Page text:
by Johanna Hardt // Feb. 10, 2023
American composer Maryanne Amacher refused to record her architecturally-staged soundworks. She believed this would never fully capture the sensory, experiential aspect at the core of her artistic vision. And she was probably correct. While there are a few digital copies of her pieces on Youtube and Spotify, listening to them doesn’t seem quite right. Unlike John Cage and Karlheinz Stockhausen’s extensive outputs that remain seminal documents of their achievements and continue to be widely listened to and studied, Amacher’s work is notoriously difficult to access. Her creations, which established her as a significant figure in the realm of late-20th-century experimental music, exist primarily as memories and descriptions, making them some of the most elusive and intangible in the field.
Her refusal is impossible to get around when approaching her work and clearly, says a lot about how she thought about music and how it should be listened to. Further, it means relying on second-hand meditations and interpretations. This requires believing in the productivity of not-knowing. Through her work, we must recognize the positive value of maintaining a certain level of uncertainty in our interactions with the world while opening ourselves to the potential for new and unexpected experiences.
The reconstruction of ‘GLIA’ at Radialsystem during this year’s CTM Festival in Berlin provided such an opportunity. Ensembles Contrechamps and Zwischentöne brought the performance to life under the direction of Bill Dietz, who had collaborated with Amacher for many years and is dedicated to making her world accessible. For approximately 70 minutes, audience members wandered through a dynamic multidimensional sonic environment defined by several loudspeakers and subwoofers, illuminated by soft and warm lighting. At the back, a pyramid-shaped platform served as the stage for seven musicians: Susanne Peters and Dorothee Sporbeck (flute), Maximilian Haft and Akiko Ahrendt (violin), Lucy Railton (cello) and Volker Schindel and Helles Weber (accordion). Less visible across from them was Dietz, who was responsible for electronics and conducting.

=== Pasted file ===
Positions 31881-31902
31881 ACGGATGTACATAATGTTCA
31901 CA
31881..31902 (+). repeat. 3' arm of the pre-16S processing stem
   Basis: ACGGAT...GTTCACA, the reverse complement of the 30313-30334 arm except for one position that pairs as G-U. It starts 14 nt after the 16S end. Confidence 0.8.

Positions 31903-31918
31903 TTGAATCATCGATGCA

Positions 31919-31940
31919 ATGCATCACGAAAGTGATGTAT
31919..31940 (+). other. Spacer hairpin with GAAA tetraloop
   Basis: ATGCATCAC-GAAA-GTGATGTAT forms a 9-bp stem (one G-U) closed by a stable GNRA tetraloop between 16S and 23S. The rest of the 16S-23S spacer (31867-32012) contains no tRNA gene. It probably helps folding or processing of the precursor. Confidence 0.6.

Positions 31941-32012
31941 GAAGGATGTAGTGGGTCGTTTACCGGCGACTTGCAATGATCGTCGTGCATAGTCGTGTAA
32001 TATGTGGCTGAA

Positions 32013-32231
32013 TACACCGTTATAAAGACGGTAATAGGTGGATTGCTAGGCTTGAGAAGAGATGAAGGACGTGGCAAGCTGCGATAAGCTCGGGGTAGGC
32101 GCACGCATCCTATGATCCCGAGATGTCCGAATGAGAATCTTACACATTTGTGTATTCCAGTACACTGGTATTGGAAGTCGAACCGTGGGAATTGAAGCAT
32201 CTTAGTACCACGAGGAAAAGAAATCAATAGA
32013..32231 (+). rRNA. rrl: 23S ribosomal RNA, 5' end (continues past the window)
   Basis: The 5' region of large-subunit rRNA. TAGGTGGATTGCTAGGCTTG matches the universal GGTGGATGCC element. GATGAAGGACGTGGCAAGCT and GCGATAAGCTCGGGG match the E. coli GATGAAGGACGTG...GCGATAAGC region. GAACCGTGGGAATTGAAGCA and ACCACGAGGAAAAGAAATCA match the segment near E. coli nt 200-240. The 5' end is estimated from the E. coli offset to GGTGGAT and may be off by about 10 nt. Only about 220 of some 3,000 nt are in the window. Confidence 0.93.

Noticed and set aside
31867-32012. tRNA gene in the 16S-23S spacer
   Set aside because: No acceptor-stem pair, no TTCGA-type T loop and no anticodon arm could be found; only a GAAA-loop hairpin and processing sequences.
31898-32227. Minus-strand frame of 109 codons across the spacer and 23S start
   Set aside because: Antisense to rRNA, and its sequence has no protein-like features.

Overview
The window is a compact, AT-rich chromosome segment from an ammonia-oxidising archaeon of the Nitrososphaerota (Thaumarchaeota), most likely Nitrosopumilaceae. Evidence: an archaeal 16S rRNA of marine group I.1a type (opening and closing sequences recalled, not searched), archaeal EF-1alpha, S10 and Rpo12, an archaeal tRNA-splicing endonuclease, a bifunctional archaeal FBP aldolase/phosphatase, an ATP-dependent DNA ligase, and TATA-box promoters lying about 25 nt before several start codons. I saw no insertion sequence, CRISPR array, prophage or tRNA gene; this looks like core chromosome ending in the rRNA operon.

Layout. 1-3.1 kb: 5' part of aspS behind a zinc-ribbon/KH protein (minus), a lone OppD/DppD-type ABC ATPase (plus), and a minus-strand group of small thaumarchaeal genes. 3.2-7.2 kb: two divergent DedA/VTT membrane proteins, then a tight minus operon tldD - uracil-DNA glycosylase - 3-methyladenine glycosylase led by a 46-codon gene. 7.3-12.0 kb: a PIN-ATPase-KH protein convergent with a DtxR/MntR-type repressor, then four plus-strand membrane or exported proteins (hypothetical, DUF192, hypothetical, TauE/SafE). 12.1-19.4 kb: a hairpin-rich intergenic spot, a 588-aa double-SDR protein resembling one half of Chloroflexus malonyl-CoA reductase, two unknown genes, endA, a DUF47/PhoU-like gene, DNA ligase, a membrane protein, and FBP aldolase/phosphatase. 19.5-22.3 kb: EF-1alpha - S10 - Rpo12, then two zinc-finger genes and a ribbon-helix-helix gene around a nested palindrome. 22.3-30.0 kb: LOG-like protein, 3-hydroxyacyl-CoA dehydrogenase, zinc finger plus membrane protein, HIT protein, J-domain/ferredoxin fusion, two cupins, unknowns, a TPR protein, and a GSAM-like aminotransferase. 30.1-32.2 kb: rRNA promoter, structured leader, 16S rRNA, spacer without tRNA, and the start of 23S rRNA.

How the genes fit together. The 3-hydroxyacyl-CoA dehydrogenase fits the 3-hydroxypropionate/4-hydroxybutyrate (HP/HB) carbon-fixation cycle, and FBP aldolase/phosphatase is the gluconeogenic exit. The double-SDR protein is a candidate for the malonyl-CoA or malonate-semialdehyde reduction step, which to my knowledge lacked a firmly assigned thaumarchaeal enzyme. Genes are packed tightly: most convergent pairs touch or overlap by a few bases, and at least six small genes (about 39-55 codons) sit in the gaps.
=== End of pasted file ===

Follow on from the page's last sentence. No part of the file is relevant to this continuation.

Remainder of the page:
Many audience members came prepared with earplugs, anticipating abrasive sounds, but were taken aback by the soft, harmonious opening that lasted for 20 minutes and swept them through the engineered terrain. This segment was followed by the physical discomfort of anticipated potential hearing damage created by high-pitched distortions. Despite this, one made ample attempts to redirect one’s attention to the unamplified acoustic sounds produced by the musicians. Towards the end, when the volume gradually faded, the ear was gently guided by after-sounds, into heightened awareness of a broader spectrum of musical notes.
Our movements and interactions within the space, as well as psychological and physical reactions to the sound, were crucial for the piece. For Amacher, bodies have particular sound propensities. She was intrigued by the architecture of a building. But also by the architecture of the human body. The ear, she learned, does not merely receive sounds but generates them in response to other sounds. This phenomenon is called “otoacoustic emissions” and describes a source of sound unique to each participant. In ‘GLIA,’ we got the feeling our ears were some kind of synthesizer or amplifier, connecting acoustic with electronic elements.
Sound takes on a life of its own in this work, beyond human perception, and with the capacity to affect and shape experiences and environments as an active, generative force. At the same time, it makes us recognize sound as a relational phenomenon, a subjective and culturally-situated experience, shaped by individual perspectives and forming a dynamic interplay between listeners, the environment and other sounds.